The International Monetary Fund (IMF) has sharply upgraded its economic outlook this year for the world’s wealthy countries, especially the US, as Covid-19 vaccinations help sustain solid rebounds from the pandemic recession.
Overall, the IMF said that it expects the global economy to expand 6% this year -- a dramatic bounce-back from the 3.2% contraction in the pandemic year of 2020.
Beneath the worldwide number, however, a gap between the vaccine haves and have-nots is widening.
The IMF expects advanced economies to grow 5.6% this year, an upgrade from the 5.1% it forecast in April, fuelled by the swift recovery of consumers and businesses.
Gita Gopinath, the IMF’s chief economist, said more needs to be done to supply vaccines to poorer nations that lag far behind wealthier nations.
“The recovery is not assured until the pandemic is beaten back globally,” Gopinath said. She asked that wealthy nations quickly fulfill their pledges to supply 1 billion does of the vaccine to developing nations.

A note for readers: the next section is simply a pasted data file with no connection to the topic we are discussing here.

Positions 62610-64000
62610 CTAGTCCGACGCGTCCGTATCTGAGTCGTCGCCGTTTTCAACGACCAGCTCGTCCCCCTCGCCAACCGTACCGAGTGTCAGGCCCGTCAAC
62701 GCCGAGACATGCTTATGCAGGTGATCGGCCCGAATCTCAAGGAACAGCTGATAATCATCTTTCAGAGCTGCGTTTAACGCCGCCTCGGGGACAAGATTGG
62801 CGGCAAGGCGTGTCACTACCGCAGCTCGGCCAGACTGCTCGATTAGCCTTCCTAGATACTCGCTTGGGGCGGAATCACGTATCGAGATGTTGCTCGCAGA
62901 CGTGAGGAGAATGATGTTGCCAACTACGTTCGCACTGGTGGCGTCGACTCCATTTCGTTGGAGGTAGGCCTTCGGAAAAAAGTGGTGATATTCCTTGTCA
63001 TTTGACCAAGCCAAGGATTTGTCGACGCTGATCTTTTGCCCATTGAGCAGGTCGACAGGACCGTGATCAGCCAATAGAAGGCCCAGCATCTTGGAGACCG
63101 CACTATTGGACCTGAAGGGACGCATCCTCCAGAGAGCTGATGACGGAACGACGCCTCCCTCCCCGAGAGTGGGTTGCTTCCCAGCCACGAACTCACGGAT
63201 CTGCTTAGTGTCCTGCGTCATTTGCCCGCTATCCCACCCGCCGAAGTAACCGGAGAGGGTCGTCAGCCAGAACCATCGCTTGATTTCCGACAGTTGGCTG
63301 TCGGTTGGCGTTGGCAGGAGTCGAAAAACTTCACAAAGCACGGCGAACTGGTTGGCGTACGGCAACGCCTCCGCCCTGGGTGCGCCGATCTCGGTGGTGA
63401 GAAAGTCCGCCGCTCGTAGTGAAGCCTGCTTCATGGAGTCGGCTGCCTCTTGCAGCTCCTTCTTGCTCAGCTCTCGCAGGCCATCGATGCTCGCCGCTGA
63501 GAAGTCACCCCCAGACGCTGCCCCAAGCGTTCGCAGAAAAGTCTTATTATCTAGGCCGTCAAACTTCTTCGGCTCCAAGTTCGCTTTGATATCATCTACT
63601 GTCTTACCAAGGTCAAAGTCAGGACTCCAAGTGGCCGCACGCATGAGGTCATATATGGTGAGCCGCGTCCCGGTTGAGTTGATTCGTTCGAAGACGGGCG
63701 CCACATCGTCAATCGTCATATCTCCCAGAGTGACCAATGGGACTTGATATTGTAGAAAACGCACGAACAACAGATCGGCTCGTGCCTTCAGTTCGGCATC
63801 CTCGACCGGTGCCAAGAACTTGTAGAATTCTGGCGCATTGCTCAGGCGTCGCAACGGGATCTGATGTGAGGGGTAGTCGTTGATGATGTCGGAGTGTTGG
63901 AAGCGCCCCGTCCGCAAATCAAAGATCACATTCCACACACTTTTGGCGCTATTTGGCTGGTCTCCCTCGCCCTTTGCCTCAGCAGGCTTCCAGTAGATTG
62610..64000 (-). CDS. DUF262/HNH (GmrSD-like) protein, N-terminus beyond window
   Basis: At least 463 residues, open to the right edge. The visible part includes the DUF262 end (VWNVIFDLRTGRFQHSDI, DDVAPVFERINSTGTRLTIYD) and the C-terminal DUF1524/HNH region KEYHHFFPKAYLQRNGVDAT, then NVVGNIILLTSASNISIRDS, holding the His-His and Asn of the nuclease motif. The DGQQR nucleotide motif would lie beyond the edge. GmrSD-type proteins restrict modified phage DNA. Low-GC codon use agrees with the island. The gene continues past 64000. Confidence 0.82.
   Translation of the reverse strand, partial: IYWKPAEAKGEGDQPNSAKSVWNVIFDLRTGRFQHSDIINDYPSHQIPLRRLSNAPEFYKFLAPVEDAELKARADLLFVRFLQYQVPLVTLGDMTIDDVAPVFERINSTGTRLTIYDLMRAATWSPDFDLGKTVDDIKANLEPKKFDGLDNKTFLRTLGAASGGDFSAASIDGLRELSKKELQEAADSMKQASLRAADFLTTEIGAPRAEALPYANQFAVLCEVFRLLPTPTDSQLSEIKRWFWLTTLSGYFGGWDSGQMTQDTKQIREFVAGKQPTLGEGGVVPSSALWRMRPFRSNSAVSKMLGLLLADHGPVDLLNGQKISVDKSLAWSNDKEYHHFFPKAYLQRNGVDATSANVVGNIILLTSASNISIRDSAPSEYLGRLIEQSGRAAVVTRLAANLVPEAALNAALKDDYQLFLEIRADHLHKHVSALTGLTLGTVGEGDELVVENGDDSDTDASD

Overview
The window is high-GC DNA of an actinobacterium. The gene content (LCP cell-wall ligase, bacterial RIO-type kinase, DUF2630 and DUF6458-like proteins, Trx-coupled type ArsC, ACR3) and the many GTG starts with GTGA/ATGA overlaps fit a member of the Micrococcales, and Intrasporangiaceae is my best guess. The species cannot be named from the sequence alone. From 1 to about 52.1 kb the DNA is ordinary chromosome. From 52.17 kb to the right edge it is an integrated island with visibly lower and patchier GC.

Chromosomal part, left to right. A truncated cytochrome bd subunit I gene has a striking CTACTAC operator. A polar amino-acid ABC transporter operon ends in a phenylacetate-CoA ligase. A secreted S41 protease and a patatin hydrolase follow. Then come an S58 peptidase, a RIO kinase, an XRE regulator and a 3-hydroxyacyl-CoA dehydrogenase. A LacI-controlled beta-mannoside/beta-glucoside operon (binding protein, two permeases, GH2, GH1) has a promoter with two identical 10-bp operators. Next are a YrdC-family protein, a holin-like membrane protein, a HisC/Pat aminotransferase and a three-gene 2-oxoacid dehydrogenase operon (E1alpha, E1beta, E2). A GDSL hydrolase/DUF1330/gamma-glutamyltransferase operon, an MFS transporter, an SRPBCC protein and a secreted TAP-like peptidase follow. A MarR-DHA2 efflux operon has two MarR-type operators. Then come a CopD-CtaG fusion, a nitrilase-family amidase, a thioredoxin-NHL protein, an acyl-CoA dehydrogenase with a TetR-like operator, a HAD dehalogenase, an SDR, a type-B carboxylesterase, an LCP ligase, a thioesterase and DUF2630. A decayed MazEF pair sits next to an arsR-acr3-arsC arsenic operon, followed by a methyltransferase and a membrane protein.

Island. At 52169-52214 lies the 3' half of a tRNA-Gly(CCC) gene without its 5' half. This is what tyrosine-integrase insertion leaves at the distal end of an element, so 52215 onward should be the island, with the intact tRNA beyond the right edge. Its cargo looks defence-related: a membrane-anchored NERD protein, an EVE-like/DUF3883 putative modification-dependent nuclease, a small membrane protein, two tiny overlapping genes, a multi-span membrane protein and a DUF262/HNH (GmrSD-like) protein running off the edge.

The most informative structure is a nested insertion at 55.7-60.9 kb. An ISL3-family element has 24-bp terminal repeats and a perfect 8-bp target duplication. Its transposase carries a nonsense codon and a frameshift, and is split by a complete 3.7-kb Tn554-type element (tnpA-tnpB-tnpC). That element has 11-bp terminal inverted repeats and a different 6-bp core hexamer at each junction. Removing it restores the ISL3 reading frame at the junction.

The United States is expected to register 7% growth this year, a sharp reversal from last year’s 3.5% drop and an upgrade from the 6.4% growth the IMF had forecast for 2021 back in April.
President Joe Biden’s ambitious spending plans are expected to fuel growth this year and next. The IMF predicts that the US economy will grow 4.9% in 2022, up from the 3.5% it projected three months ago.
The 19 European countries that share the euro currency are forecast to grow 4.6% collectively this year, versus last year’s 6.5% contraction. Japan, which endured a 4.7% drop in economic growth in 2020, is expected to expand 2.8% this year.
In the developing world, the outlook for China, the world’s second-largest economy after the United States, was marked down to 8.1% after the government scaled back spending and investment.
The IMF also slashed its growth forecast for India to 9.5% from 12.5% three months ago after the country was overwhelmed by Covid cases.
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